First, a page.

My Own Notes

Please Login to save notes.

If you are not a registered user, then click here.

Pride and Prejudice
Jane Austen

Previous Page 63 of 432 Next Page
     
Volume I, Chapter XI

When the ladies removed after dinner, Elizabeth ran up to her sister, and seeing her well guarded from cold, attended her into the drawing-room, where she was welcomed by her two friends with many professions of pleasure; and Elizabeth had never seen them so agreeable as they were during the hour which passed before the gentlemen appeared. Their powers of conversation were considerable. They could describe an entertainment with accuracy, relate an anecdote with humour, and laugh at their acquaintance with spirit.

But when the gentlemen entered, Jane was no longer the first object; Miss Bingley's eyes were instantly turned towards Darcy, and she had something to say to him before he had advanced many steps. He addressed himself directly to Miss Bennet, with a polite congratulation; Mr. Hurst also made her a slight bow, and said he was 'very glad'; but diffuseness and warmth remained for Bingley's salutation. He was full of joy and attention. The first half-hour was spent in piling up the fire, lest she should suffer from the change of room; and she removed at his desire to the other side of the fireplace, that she might be farther from the door. He then sat down by her, and talked scarcely to any one else. Elizabeth, at work in the opposite corner, saw it all with great delight.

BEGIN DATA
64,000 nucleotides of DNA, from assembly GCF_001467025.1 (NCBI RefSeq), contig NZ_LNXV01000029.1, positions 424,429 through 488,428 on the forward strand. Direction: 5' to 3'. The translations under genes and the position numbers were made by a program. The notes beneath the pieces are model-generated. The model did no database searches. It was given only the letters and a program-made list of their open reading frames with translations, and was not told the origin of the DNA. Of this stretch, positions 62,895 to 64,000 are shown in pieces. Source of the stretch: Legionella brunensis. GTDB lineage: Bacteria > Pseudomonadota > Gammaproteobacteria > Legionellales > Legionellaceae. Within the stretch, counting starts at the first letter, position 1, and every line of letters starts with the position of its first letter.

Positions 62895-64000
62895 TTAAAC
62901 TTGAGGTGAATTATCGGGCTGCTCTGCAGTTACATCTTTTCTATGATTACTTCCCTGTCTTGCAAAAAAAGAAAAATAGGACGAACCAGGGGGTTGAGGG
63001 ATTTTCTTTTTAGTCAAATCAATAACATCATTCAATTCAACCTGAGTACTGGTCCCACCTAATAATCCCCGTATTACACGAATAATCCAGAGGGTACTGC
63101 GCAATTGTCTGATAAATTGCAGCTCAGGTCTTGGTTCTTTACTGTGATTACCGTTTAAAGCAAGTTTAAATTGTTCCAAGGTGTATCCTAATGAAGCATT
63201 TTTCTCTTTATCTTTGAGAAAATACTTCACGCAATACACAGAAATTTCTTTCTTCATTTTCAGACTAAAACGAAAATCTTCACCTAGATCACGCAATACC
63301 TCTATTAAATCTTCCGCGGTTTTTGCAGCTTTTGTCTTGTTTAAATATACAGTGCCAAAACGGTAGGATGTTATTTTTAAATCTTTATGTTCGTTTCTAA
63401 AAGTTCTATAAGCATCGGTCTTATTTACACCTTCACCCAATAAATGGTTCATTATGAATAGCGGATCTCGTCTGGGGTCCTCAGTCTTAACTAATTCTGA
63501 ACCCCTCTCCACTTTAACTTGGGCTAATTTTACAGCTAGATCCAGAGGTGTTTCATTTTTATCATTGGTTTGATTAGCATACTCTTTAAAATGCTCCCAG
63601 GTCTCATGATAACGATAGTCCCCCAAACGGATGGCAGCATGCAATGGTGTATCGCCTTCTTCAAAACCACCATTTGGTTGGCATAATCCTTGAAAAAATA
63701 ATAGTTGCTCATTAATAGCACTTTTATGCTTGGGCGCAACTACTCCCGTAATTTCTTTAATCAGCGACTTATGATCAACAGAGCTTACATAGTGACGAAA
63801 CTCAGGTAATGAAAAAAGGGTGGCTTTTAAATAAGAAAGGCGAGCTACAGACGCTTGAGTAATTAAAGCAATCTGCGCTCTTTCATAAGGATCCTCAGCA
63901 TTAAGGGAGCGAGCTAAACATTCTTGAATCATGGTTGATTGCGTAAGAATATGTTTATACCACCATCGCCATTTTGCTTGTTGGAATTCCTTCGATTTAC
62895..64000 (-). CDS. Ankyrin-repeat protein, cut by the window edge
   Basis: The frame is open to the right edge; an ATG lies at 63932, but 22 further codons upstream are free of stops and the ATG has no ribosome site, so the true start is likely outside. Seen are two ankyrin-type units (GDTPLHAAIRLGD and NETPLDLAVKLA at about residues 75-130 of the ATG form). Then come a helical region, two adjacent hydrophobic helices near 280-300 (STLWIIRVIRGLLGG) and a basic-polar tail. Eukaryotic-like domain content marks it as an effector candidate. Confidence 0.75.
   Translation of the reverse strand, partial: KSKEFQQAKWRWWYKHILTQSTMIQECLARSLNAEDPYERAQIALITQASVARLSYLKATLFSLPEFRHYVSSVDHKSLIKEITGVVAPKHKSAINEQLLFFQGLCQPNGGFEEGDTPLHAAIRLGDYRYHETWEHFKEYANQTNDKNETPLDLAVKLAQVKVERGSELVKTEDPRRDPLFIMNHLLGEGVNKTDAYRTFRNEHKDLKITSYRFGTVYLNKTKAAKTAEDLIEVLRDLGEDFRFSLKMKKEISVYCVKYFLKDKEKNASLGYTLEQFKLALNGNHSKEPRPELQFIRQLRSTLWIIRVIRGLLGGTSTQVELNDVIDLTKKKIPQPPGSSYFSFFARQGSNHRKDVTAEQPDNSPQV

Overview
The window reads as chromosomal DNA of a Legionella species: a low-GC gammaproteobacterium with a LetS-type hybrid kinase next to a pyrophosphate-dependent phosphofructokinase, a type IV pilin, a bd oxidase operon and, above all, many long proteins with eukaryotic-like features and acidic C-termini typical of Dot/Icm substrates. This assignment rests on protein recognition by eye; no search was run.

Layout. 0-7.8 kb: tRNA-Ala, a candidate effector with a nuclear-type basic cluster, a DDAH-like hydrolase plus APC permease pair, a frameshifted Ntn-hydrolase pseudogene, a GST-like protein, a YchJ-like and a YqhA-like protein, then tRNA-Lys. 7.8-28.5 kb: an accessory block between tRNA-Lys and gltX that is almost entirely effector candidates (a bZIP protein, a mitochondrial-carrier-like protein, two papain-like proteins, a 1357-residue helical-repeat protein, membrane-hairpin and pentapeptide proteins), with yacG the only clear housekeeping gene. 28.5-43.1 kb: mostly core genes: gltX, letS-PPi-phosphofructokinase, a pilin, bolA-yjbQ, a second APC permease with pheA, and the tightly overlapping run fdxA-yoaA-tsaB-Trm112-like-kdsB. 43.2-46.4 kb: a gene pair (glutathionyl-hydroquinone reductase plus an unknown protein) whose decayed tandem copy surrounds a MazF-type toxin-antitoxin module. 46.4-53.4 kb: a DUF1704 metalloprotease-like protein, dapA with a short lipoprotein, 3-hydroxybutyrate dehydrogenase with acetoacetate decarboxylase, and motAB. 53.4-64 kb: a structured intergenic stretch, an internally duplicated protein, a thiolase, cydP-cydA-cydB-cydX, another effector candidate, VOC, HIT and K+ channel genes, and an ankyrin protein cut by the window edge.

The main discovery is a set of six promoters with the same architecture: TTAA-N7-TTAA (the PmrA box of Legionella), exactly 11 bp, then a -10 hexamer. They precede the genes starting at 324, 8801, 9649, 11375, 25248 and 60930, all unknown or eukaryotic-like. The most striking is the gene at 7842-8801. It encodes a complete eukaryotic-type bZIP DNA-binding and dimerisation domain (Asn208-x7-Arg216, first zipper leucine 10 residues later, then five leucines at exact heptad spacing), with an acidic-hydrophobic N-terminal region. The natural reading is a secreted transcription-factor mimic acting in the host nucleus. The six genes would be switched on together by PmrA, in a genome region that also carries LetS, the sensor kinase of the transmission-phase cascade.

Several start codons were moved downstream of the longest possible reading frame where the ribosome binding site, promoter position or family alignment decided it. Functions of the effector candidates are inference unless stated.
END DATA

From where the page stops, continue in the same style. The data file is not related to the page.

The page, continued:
When tea was over, Mr. Hurst reminded his sister-in-law of the card-table--but in vain. She had obtained private intelligence that Mr. Darcy did not wish for cards; and Mr. Hurst soon found even his open petition rejected. She assured him that no one intended to play, and the silence of the whole party on the subject seemed to justify her. 
Previous Page Table of Contents Next Page
     
Videos
Go to page:   
Top

Copyright © 2022 Gleeditions, LLC. All rights reserved.